I hope you have all recovered from your turkey-stuffing-and-pie-induced coma of yesterday! We had a wonderful Thanksgiving, from the kindergarten feast with Evan's class on Tuesday, to the family-and-friends feast yesterday.
|Adorable, no? :)|
Now it's time to look ahead...only 26 days until Christmas!!! I'm one of those who never thinks about Christmas until after Thanksgiving, so I'd better get busy! First thing's first...where's my Christmas music??
Lately we've been trying to focus our Christmas gift-giving, especially to our kids, less on "stuff" and more on experiences. In past years we've given tickets to concerts or events, art supplies, a month of some kind of lessons. We've also stuck a gift card for kiva.org in their stockings each of the last two years.
Kiva is, in their own words:
a non-profit organization with a mission to connect people through lending to alleviate poverty. Leveraging the internet and a worldwide network of microfinance institutions, Kiva lets individuals lend as little as $25 to help create opportunity around the world.Basically, you scroll through hundreds of profiles - a chicken farmer in Uganda, a taxi driver in Uzbekistan, a seamstress in Bolivia, a shop owner in Cambodia - and select one to lend your $25 to.
Of course, behind the scenes, it's a little more complicated than that. Kiva partners with microfinance institutions all over the world who do the actual lending and our $25 is used to backfill the loans to those institutions so they can continue to lend. Read more about the process here. The entire $25 goes to the lending institution and is paid back to you as the loanee pays back their loan. When your $25 is paid back you can withdraw it, or lend it again and again and again.
My kids LOVE it. They really take their time considering the options, the payback schedule, the risk ratings, whether the person has kids their age... We look at the map to see where their potential choices live and talk about what they see in the pictures, how their lives might be different from or the same as ours. It's opened their eyes to the world a little bit more, and that's a good thing.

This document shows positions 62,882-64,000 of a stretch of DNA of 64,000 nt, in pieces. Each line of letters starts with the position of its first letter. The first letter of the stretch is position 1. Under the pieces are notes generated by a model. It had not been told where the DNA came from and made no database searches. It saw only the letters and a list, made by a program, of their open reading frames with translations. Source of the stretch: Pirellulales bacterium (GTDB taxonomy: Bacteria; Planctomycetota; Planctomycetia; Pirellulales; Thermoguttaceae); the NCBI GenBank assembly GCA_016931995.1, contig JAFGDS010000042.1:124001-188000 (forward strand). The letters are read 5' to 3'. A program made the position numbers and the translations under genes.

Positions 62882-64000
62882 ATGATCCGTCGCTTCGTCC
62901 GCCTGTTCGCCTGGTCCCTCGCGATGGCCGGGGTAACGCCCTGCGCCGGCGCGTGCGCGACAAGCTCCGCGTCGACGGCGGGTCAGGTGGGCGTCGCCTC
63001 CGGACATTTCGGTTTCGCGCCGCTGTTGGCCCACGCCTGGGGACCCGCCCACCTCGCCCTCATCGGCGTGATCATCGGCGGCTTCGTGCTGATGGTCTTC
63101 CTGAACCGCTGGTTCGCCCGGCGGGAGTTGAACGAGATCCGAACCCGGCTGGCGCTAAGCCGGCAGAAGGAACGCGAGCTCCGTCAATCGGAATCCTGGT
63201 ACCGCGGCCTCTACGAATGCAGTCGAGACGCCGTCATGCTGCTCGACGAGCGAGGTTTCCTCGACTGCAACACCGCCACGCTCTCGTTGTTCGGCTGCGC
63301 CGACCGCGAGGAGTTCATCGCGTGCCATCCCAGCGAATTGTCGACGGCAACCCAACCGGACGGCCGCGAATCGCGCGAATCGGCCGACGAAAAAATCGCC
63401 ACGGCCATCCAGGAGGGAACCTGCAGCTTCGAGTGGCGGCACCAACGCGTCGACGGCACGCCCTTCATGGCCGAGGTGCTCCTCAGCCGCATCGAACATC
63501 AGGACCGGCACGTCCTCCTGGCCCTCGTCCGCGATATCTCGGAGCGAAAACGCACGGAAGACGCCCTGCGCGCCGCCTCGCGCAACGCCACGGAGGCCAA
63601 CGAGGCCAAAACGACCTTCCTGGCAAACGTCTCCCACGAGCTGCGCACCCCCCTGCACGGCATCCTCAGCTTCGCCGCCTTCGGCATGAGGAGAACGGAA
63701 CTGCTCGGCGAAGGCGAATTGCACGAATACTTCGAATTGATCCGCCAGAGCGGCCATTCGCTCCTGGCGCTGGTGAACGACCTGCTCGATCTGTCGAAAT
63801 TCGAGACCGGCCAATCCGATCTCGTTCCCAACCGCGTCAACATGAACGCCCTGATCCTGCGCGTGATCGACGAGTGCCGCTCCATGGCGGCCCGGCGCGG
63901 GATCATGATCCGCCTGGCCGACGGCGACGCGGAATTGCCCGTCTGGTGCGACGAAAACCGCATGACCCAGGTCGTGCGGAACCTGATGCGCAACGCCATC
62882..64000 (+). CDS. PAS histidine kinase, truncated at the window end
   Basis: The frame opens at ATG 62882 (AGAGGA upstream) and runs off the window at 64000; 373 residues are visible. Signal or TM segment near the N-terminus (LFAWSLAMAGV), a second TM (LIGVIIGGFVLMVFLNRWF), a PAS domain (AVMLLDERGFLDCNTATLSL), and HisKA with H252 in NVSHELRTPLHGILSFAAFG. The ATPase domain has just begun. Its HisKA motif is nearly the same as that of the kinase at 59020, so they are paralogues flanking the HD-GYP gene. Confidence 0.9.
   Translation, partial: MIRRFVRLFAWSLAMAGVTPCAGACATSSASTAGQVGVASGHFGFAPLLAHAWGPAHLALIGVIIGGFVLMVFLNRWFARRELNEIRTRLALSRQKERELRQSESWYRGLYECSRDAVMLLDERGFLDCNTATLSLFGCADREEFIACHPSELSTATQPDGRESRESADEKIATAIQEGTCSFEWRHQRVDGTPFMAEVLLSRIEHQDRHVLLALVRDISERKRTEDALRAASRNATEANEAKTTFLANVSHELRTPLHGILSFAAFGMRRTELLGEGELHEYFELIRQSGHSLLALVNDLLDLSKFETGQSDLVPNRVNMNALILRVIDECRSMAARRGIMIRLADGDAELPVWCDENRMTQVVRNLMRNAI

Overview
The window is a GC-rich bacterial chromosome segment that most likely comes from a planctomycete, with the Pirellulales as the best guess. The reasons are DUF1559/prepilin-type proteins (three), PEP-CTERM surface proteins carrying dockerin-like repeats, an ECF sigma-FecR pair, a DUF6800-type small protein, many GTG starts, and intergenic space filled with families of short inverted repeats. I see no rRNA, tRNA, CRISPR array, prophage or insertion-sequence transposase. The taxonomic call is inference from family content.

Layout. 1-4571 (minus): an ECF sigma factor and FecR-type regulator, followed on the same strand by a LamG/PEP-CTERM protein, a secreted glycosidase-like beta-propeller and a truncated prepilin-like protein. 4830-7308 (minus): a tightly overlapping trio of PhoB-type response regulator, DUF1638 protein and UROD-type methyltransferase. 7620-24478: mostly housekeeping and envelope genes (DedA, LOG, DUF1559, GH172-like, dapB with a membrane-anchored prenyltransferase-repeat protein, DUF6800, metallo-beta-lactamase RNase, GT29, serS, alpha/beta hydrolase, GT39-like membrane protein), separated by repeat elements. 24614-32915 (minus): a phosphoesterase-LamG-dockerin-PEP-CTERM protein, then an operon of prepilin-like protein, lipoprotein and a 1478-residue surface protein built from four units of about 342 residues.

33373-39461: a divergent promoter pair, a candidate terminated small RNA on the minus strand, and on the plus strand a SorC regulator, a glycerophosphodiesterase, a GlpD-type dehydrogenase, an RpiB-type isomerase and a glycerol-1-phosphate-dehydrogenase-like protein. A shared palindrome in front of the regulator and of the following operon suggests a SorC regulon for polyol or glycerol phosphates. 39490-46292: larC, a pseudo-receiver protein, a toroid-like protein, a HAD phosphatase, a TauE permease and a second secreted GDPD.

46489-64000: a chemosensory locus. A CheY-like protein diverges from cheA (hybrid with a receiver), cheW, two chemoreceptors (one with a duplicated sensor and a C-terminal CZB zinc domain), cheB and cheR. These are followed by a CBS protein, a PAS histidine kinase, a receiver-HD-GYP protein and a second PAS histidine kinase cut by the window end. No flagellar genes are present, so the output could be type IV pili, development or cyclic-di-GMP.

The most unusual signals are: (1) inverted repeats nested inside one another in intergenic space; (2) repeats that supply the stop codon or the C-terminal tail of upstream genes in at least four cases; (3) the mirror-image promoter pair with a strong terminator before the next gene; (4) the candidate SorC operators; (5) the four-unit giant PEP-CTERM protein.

There are so many ways to give back to the community and to the world, I'm going to start highlighting a couple every Friday Four for the next month or so. All of them will be organizations that either I or people close to me have had personal, direct dealings with, that we have contributed to with either time or money or both because we believe in the work they do.
I've been a Meals on Wheels delivery driver for Mid-city Concerns for three years now. Every other Monday I pick up a cooler and hot pack from a local church and stop by anywhere from 6 to 12 houses in my assigned area to hand them a hot meal, a drink of juice or milk, a roll and butter, and to chat for a minute or two. It only takes about an hour most days, and less than a gallon of gas, but it makes a real difference in people's lives in our community. When my kids aren't in school they come along and the "grandmas and grandpas" love to see them helping!
Here's what Mid-City Concerns is about in their own words:
To promote independent living of Spokane's senior citizens and home bound through outreach in: Nutrition, Advocacy, Education and Recreational services through the Meals On Wheels Program and the Mid-City Senior Center.
Mid-City Concerns is the "Center" of these senior's lives. When their apartments are poorly heated and they haven't enough money for food, they come in to get warm and to socialize with their peers in a safe wholesome environment. They receive assistance from a caring staff, trained to help them with problem solving and to make appropriate referrals for other needed services. We continue our advocacy program to further promote this cause for independence. Most important, they are treated with respect and kindness---and encouraged to treat each other in the same way.
When I was in college in Utah, I'd travel up to Smithfield to visit my grandpa a couple times a semester. The Meals on Wheels program there helped him stay in his own home and ensured he'd have a hot meal and - more importantly - human contact at least once a day. Now, my grandfather was relatively well off and he had nurses come in daily and a young couple that lived in the basement so he wasn't often alone. I appreciate the program for what it did for him and even more for what it does for those less fortunate than he was.
To dip into consumerism just a little on this black Friday, I discovered a company called Litographs yesterday and now I want
ALL THE THINGS.
Love The Great Gatsby? How about a t-shirt with the entire novel printed on it? Big fan of Thoreau? Take a look at this beautiful poster containing all of Walden! Want to declare your passion for all things Austen? This Pride and Prejudice tote is for you! You can even get temporary tattoos quoting Mary Shelley, Jack London, James Joyce... I love the brilliant person(s) who came up with this!